17. Nucifora G, Muser D, Tioni C, Shah R, Selvanayagam JB. Prognostic value of myocardial deformation imaging by cardiac magnetic resonance feature-tracking in patients with a first ST-segment elevation myocardial infarction. Int J Cardiol. 2018.

    Article  PubMed  Google Scholar 

  18. Ogawa R, Kido T, Nakamura M, Kido T, Kurata A, Miyagawa M, et al. Diagnostic capability of feature-tracking cardiovascular magnetic resonance to detect infarcted segments: a comparison with tagged magnetic resonance and wall thickening analysis. Clin Radiol. 2017.

    Article  PubMed  Google Scholar 

  19. Morais P, Marchi A, Bogaert JA, Dresselaers T, Heyde B, D’Hooge J, et al. Cardiovascular magnetic resonance myocardial feature tracking using a non-rigid, elastic image registration algorithm: assessment of variability in a real-life clinical setting. J Cardiovasc Magn Reson. 2017.

    Article  PubMed  PubMed Central  Google Scholar 

  20. Dobrovie M, Barreiro-Pérez M, Curione D, Symons R, Claus P, Voigt JU, et al. Inter-vendor reproducibility and accuracy of segmental left ventricular strain measurements using CMR feature tracking. Eur Radiol. 2019;29:6846–57.

    Article  PubMed  Google Scholar 

  21. Masci PG, Bogaert J. Post myocardial infarction of the left ventricle: the course ahead seen by cardiac MRI. Cardiovasc Diagn Ther. 2012.

    Article  PubMed  PubMed Central  Google Scholar 

  22. Rajiah P, Desai MY, Kwon D, Flamm SD. MR imaging of myocardial infarction. Radiographics. 2013;33:1383–412.

    Article  PubMed  Google Scholar 

  23. Wamil M, Borlotti A, Liu D, Briosa e Gala A, Bracco A, Alkhalil M, et al. Combined T1-mapping and tissue tracking analysis predicts severity of ischemic injury following acute STEMI—an Oxford Acute Myocardial Infarction (OxAMI) study. Int J Cardiovasc Imaging. 2019.

    Article  PubMed  PubMed Central  Google Scholar 

  24. Ho SY. Anatomy and myoarchitecture of the left ventricular wall in normal and in disease. Eur J Echocardiogr. 2009;10:3–7.

    Article  Google Scholar 

  25. Scatteia A, Baritussio A, Bucciarelli-Ducci C. Strain imaging using cardiac magnetic resonance. Heart Fail Rev. 2017;22:465–76.

    CAS  Article  PubMed  PubMed Central  Google Scholar 

  26. Pu C, Fei J, Lv S, Wu Y, He C, Guo D, et al. Global circumferential strain by cardiac magnetic resonance tissue tracking associated with ventricular arrhythmias in hypertrophic cardiomyopathy patients. Front Cardiovasc Med. 2021;8:1–8.

    Article  Google Scholar 

  27. Pandey T, Alapati S, Wadhwa V, Edupuganti MM, Gurram P, Lensing S, et al. Evaluation of myocardial strain in patients with amyloidosis using cardiac magnetic resonance feature tracking. Curr Probl Diagn Radiol. 2017;46:288–94.

    Article  PubMed  Google Scholar 

Download references


Not applicable.


M.P. was financially supported by a grant from the Promedica Foundation.

Author information

Authors and Affiliations



M.P. and R.M. designed the study. M.P., M.K., M.E. and I.M. provided patient data and images. M.P. and M.K. performed data analysis. M.P. wrote the manuscript. M.E., H.A., S.K. and R.M. proofread the manuscript. All authors read and approved the final manuscript.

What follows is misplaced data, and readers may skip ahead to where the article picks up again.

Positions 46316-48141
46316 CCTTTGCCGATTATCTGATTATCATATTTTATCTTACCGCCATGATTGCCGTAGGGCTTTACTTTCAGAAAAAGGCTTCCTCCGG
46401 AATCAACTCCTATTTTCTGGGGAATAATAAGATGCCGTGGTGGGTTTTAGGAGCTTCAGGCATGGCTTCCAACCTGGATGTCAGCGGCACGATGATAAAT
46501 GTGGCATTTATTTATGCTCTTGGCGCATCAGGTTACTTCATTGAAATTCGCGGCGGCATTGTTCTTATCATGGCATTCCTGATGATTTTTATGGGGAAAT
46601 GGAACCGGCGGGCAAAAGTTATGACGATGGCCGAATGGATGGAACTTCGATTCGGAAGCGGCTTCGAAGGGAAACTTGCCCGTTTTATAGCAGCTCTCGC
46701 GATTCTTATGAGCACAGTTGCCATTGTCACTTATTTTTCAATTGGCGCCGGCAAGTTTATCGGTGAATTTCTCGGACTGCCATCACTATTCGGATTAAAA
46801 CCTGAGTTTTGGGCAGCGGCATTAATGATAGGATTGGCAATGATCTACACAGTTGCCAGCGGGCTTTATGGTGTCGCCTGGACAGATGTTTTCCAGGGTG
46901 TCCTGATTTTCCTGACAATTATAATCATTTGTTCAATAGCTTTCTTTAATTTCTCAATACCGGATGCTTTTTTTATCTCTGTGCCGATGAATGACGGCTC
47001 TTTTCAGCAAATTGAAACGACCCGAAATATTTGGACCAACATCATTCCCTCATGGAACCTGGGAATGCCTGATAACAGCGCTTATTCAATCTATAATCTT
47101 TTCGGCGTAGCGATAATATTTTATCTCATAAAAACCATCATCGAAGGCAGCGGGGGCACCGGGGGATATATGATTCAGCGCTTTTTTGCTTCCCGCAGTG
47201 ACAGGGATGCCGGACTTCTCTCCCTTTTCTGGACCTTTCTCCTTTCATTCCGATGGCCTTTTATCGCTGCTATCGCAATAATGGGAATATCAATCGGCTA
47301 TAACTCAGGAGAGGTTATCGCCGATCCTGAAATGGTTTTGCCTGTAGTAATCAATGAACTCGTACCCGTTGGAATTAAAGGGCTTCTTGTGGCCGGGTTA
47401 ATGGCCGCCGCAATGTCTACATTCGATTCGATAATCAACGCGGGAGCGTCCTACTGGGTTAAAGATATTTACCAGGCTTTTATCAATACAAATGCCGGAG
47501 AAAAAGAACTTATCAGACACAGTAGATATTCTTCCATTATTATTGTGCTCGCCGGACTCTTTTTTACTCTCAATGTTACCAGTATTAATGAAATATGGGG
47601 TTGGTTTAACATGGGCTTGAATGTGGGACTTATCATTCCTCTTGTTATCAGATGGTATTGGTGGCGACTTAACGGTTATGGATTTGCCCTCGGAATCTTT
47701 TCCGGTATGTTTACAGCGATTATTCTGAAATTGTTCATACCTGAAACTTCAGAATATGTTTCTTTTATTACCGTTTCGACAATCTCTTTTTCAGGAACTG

Corresponding author

Correspondence to Malgorzata Polacin.

Ethics declarations

Ethics approval and consent to participate

This retrospective study was conducted in accordance to the Declaration of Helsinki and its later amendments and the institutional review board approved this retrospective study (Cantonal ethics commission, Canton Zurich, BASEC-Nr. 2019-00808; committee’s reference number: not applicable). All participants gave written informed consent.

Consent for publication

Not applicable.

Competing interests

The authors declare they have no competing interests.

Additional information

Publisher's Note

Springer Nature remains neutral with regard to jurisdictional claims in published maps and institutional affiliations.

Rights and permissions

Open Access This article is licensed under a Creative Commons Attribution 4.0 International License, which permits use, sharing, adaptation, distribution and reproduction in any medium or format, as long as you give appropriate credit to the original author(s) and the source, provide a link to the Creative Commons licence, and indicate if changes were made. The images or other third party material in this article are included in the article's Creative Commons licence, unless indicated otherwise in a credit line to the material. If material is not included in the article's Creative Commons licence and your intended use is not permitted by statutory regulation or exceeds the permitted use, you will need to obtain permission directly from the copyright holder. To view a copy of this licence, visit The Creative Commons Public Domain Dedication waiver ( applies to the data made available in this article, unless otherwise stated in a credit line to the data.

Reprints and Permissions

About this article

Verify currency and authenticity via CrossMark

Cite this article

Polacin, M., Karolyi, M., Eberhard, M. et al. Segmental strain for scar detection in acute myocardial infarcts and in follow-up exams using non-contrast CMR cine sequences. BMC Cardiovasc Disord 22, 226 (2022).

Download citation

  • Received:

  • Accepted:

  • Published:

  • DOI:


  • Cardiac magnetic resonance
  • Acute myocardial infarction
  • Ischemic heart disease
  • Feature tracking